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Anne Collier, Woman With A Camera (diptych), 2007. Courtesy die Künstlerin und Galerie Corvi Mora

Anne Collier, Fikrey Atay, Thomas Baumann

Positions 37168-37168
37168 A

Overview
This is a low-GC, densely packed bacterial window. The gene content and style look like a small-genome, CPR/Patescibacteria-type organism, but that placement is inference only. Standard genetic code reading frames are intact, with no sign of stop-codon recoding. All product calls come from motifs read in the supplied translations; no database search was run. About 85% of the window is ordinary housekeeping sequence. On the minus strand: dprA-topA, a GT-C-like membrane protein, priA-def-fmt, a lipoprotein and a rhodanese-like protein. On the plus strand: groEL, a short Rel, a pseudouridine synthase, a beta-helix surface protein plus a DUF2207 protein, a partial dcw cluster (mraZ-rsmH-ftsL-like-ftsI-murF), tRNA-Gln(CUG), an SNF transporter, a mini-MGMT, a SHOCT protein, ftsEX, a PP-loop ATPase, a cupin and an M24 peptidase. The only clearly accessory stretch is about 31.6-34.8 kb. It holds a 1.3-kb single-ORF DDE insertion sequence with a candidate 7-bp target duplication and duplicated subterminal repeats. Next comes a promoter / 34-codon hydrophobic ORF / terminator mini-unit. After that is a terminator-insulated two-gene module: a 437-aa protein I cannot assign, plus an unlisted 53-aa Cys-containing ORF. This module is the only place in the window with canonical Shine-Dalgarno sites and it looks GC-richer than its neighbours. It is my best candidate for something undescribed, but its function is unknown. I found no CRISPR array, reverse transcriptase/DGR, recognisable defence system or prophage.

Bonner Kunstverein presents the American artist Anne Collier (*1970, lives in New York) in her first institutional solo exhibition in Germany. Born on the west coast, she got her degree at UCLA in 2001. Her work was shown at the Whitney Biennial 2007 in New York. She was invited this year for the first time to give solo exhibitions in Vancouver (Presentation House Gallery, January 2008) and in Liverpool (Open Eye Gallery, April 2008). Anne Collier is aligned with the tradition of a conceptually oriented work ideal as practiced by artists such as John Baldessari, Sherry Levine, Louis Lawler or Christopher Williams. With her photographic approach, Collier reflects the medium of photography per se, as well as the role of photography in contemporary culture. Photographic images of the everyday media world – from film poster via art magazines to books and record covers – serve her as motif. Via Collier´s re-shot photographs, the original photographs, though already staged, are given an intensification. The artist, with preference, selects well-known motifs from the 1970s and 80s, which in their new reproduction are reduced in size. By photographing photographic material, the artist makes her theme that of our pictorial access to the world. This is reinforced when the artist takes up the motif of the eye, as well as its technical counterpart: the photo camera. Besides the precise and simultaneously reduced and low-key focus on the artistic issue of seeing, understanding and appropriating, Collier frequently charges her pictures with a strange patina of nostalgia and longing. Since the artist openly reveals her use of photographed images – folds in the paper and other traces are visible on the perfect picture surface – the motifs are given a history of personal usage. Who may have collected, preserved or used these photos and for whatever purpose? Intimate associations and social networks seem to shine very quietly forth from behind the intentionally distanced photographs. It is the medium of photography that devotes itself to capturing the fleeting world. Sunsets, glittering disco balls, beauty icons like Marilyn Monroe or Madonna awaken desire, on the one hand, and illustrate transience, on the other, and lead to an emotional spectrum that Collier, with her cool approach, puts up for debate. With her distanced formulation, the artist succeeds in setting the scene for the emotional contents of, for instance, joy and fear, hope and despair, love and guilt, and in this way reclaiming a new territory for the photographic image.